Interview: Jay Lynch Pt. 3 [of 3]

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[Art by Frank Cammuso]

Before his reinventing himself as a children’s book author through Toon Book properties like Otto’s Orange Day with Frank Cammuso and the Dean Haspiel collaboration, Mo and Jo Fighting Together Forever, Jay Lynch was a driving force in the Chicago’s underground comics movement of the early-70s, publishing Bijou Funnies, which brought the comics world pioneering works by the likes of Gilbert Shelton, Art Spiegelman, and, of course, Lynch himself.

In the interim years, Lynch has worked on a wide range of projects, both comics and not, including the Spiegelman-created Wacky Packages series for Topps, and its successor, The Garbage Pail Kids. The artist also contributed to Mad, shortly after the return of counter-culture cartooning legend, Harvey Kurtzman.

In this final part of out interview with Lynch, we discuss working on Mad, whether today’s children’s books are a bit too safe these days, and the battle to stay afloat financially.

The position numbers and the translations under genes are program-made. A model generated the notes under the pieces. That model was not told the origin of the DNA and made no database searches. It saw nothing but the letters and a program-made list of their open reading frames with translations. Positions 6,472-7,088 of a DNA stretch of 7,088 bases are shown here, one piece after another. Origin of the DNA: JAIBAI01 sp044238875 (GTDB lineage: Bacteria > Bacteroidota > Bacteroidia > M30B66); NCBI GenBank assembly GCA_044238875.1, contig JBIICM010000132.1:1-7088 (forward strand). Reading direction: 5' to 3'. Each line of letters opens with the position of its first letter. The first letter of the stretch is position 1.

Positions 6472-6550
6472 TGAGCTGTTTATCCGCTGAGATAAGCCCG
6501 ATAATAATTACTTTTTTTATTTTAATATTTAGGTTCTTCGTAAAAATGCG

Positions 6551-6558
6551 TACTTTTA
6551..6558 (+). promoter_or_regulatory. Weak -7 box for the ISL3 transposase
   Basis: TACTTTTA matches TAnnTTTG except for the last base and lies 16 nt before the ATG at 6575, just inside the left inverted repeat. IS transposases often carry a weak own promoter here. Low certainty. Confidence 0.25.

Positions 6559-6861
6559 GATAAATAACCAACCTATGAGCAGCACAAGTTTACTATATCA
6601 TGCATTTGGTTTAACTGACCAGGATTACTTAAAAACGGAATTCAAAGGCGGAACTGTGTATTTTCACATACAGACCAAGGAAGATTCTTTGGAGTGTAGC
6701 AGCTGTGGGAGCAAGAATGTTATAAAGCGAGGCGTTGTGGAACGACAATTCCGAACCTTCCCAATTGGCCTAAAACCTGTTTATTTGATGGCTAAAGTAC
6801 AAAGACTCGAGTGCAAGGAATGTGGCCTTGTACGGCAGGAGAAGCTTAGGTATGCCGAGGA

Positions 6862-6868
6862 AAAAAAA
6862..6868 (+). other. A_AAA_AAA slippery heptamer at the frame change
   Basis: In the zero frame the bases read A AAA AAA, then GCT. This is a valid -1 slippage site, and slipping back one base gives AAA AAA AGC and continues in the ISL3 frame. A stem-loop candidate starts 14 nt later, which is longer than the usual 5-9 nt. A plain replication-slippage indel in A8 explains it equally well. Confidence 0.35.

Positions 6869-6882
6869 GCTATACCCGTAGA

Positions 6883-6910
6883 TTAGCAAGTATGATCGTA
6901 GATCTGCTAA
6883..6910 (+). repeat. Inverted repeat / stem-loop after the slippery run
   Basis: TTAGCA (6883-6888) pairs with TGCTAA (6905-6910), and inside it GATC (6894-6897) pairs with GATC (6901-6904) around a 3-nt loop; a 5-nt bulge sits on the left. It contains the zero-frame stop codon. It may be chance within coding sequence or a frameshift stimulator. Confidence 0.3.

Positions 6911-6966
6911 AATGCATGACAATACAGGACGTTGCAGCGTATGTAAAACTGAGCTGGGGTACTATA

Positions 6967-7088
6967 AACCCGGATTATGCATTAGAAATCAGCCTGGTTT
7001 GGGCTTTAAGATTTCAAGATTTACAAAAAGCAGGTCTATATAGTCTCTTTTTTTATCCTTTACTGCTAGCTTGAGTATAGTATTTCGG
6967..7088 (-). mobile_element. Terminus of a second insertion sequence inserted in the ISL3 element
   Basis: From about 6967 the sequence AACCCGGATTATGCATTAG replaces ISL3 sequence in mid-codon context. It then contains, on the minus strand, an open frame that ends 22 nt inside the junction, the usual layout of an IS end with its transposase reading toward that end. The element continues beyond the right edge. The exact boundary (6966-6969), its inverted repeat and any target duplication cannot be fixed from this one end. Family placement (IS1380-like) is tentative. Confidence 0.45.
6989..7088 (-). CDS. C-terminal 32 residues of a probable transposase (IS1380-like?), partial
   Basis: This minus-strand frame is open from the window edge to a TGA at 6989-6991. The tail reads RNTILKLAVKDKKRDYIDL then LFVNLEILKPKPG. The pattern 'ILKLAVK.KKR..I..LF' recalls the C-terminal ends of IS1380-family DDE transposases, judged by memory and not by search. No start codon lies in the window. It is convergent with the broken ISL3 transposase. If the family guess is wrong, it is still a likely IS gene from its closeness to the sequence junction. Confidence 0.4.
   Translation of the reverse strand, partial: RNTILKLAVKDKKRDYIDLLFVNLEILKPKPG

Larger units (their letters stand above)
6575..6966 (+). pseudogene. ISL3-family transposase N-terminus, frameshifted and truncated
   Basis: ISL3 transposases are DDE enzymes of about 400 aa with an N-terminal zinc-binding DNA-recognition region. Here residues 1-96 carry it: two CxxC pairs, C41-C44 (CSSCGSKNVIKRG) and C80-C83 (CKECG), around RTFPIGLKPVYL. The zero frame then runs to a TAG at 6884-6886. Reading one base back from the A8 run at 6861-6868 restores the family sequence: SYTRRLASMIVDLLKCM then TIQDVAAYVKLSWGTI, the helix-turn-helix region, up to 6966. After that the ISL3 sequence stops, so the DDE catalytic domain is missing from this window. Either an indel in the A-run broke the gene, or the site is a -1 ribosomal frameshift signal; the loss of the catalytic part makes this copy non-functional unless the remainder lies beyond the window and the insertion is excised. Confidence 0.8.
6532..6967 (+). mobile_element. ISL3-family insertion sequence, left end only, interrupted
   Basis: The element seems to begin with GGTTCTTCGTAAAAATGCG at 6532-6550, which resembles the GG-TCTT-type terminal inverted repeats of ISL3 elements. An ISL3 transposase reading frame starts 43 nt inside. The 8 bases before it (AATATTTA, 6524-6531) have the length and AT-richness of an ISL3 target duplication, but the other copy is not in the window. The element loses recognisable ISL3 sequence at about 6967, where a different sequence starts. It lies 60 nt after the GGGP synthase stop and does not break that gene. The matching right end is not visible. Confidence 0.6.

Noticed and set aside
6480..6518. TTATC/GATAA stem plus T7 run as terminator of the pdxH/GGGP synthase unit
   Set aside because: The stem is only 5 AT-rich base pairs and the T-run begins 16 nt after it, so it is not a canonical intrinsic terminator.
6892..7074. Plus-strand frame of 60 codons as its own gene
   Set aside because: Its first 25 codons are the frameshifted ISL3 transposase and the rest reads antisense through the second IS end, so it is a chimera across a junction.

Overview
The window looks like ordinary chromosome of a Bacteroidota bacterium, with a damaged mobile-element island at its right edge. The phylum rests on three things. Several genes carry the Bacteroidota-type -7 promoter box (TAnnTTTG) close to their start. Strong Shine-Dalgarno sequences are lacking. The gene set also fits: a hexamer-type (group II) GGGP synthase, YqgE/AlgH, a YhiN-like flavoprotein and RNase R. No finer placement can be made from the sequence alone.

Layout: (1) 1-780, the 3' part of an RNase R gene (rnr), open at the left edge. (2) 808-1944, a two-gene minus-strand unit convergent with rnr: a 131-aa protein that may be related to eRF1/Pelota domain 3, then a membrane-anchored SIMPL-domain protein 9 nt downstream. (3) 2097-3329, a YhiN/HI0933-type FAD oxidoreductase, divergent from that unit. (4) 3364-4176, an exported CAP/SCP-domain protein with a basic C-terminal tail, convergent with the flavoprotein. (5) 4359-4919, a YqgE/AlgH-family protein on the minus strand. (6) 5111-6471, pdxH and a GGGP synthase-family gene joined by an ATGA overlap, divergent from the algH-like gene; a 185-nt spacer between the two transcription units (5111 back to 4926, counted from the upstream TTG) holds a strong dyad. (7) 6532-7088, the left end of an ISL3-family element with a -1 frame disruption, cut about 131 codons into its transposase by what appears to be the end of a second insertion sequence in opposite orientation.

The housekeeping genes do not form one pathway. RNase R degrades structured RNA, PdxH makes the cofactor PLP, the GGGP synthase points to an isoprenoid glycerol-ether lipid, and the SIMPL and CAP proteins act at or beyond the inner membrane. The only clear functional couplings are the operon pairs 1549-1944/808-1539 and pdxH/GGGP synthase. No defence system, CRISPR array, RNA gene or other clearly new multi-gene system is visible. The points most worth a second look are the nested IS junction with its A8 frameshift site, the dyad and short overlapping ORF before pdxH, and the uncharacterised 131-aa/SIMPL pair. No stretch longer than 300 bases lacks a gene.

[Part One] [Part Two]
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Interview: Jay Lynch Pt. 2 [of 3]

Categories:  Interviews
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His latest work, a collaboration with Act-I-Vater, Dean Haspiel, is hardly Jay Lynch’s first foray into the world of children’s entertainment. The book, Mo & Jo Fighting Together Forever, is Lynch’s second for Francoise Mouly’s Toon Books imprint. It’s also the latest in a long line of output aimed at children, including Garbage Pail Kids packs, My Little Pony sticker books, and lyrics for kids songs—a far cry from the latter day output of many of his late-60s underground comics contemporaries.

In this second part of our interview with the artist, we discuss the state of children’s books, X-men’s sales figures, and why his days drawing Duckman comics will also make him think of OJ.

[Part One]

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